By Anjali Appadurai
The IPCC declared Code Red for Humanity—this election needs to be a climate election.
On September 20, Canadian voters will elect a new federal government. Justin Trudeau and the federal Liberals may have called this unnecessary election for political gain. It is up to us to turn it into a climate election for planetary survival.
Last month, in the midst of a fourth wave of the pandemic, amid forest fires and drought across my home province of B.C., the Intergovernmental Panel on Climate Change (IPCC) issued a dire warning about the escalating climate emergency, what UN Secretary General António Guterres called a “Code Red for Humanity”.
I began my career just over a decade ago in international climate politics. That’s when I first began to understand that climate change is fundamentally about power.
In 2013, I was at the UN climate conference in Warsaw, Poland, when Typhoon Haiyan swept through the Philippines, taking thousands of lives. At the time, my friend Yeb Sano was the lead negotiator for the Philippines government. While his brother pulled bodies out of the flood waters back home, he stood up in the UN hall and begged for justice for his own country and for communities around the world. And as the typhoon and other climate impacts threatened millions, Canada and the U.S. pushed for less climate action, not more.
Two years earlier, at the 2011 UN Climate Summit in Durban, I had been invited to address delegates and state leaders. Speaking on behalf of youth, I looked out at those with the power to act, and those failing to do so, and said, “You have been negotiating all my life. In that time, you’ve failed to meet pledges, you’ve missed targets, and you’ve broken promises. […] Where is the courage in these rooms?”
I have witnessed my government, led by the Conservatives and now the Liberals, block and delay climate action for years. Critical years, when we should have been responding to the climate catastrophes already happening around the world. It has repeatedly shattered my trust and broken my heart. But I refuse to give up.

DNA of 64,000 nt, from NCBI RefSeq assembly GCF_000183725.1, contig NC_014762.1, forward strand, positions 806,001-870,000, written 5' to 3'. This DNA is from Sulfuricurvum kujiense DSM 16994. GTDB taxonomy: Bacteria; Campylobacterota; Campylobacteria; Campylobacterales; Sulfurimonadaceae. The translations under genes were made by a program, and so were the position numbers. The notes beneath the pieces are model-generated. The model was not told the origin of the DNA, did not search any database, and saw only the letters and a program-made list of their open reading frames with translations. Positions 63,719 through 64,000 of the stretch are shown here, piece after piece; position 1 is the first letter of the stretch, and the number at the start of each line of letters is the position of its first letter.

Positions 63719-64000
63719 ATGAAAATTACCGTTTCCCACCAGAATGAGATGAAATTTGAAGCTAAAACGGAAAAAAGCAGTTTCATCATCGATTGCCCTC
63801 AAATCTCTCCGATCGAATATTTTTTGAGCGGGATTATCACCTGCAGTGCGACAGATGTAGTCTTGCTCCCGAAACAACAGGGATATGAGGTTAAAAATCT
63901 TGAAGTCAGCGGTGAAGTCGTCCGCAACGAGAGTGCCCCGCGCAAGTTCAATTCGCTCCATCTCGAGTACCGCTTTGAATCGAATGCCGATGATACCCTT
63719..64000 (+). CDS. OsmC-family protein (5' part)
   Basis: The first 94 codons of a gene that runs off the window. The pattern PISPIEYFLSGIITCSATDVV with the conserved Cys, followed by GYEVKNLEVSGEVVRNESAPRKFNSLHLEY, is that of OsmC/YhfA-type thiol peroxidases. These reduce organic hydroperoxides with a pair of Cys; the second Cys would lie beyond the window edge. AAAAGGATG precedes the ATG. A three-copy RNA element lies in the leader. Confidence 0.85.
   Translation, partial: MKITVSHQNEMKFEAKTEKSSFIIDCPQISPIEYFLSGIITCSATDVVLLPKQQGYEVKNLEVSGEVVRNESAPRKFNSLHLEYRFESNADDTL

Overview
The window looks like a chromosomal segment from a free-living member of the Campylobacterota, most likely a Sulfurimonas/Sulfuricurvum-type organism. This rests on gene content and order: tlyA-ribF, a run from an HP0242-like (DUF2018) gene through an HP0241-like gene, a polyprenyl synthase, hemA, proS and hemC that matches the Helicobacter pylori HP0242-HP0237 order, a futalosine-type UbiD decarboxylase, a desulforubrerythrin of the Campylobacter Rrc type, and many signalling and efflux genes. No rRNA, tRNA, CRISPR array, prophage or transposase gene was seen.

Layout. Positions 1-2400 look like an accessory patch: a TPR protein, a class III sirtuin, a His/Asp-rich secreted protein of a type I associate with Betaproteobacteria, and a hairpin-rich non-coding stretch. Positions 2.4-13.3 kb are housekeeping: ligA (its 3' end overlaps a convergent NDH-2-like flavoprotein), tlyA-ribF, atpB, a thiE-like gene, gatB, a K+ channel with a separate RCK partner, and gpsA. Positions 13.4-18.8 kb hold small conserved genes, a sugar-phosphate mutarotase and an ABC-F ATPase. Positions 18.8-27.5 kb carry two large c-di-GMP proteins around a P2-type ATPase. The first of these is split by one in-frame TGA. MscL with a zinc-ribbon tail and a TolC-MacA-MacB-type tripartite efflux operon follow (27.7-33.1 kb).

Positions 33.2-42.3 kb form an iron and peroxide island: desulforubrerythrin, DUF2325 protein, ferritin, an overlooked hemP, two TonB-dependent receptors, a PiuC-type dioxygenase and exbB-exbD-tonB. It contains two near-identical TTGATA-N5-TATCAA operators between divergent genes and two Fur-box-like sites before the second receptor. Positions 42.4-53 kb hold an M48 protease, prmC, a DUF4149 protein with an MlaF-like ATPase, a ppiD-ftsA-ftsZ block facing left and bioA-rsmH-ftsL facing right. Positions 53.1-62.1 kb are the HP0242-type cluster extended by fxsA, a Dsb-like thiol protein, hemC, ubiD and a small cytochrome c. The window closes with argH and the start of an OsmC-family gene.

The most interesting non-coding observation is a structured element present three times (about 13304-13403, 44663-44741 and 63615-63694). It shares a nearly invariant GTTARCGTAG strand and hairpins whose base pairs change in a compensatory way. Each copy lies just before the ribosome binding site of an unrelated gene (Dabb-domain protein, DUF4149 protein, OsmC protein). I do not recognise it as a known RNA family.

That’s why I am running to be the next nember of Parliament in Vancouver Granville. To become part of an NDP government, led by Jagmeet Singh, that will stop this cycle of Liberal and Conservative inaction, and face the climate emergency with the love and courage necessary to address the crisis and ensure our survival.
Climate change is the ultimate test of our ability to see the various ways that our current system is failing us. Housing unaffordability, economic inequality, spiralling poverty, food insecurity, systemic racism, inaccessible health care, a poison drug epidemic—these issues are connected. They are all failures of our current economic model.
While the climate crisis has gotten worse, our economic system has made the rich even richer and has left the rest of us behind. The story of power and injustice that I’ve seen play out globally, is the same story playing out here at home. Indigenous peoples pay the price. Working people pay the price. Young people pay the price. People with disabilities and from marginalized communities pay the price. And eventually, all of us will pay the price for decision-makers who would appease us with incremental action.
We need a significant public investment in real and equitable climate solutions. Creating hundreds of thousands of good jobs, funding reliable and free transit, building beautiful, safe, zero-emissions housing and co-op housing, investing in public health, education and long-term care, supporting workers, and a thriving democratic society in which we derive our joy from connecting with each other and building the world we want to see together.
All my life I have been told by those with power that this was not practical or realizable. But during COVID-19, we've seen what it looks like to respond to an emergency, including investing public money in a strong social safety net almost overnight. We need to see that same energy harnessed to tackle the climate emergency.
I am done with the Conservative and Liberal politics of incrementalism that has bolstered inequality for too long. Instead, I look forward to being part of a growing squad of climate champions leaping into politics at this critical time. Leah Gazan, Matthew Green, Avi Lewis, Paul Taylor, Tria Donaldson, and more. This climate caucus can transform the state of Canadian politics.
This election may be unnecessary, but the stakes could not be higher. The stakes are all around us, in the air and the water, the fire and the drought. The status quo is a Code Red for Humanity. This election we need to elect a courageous team of climate champions.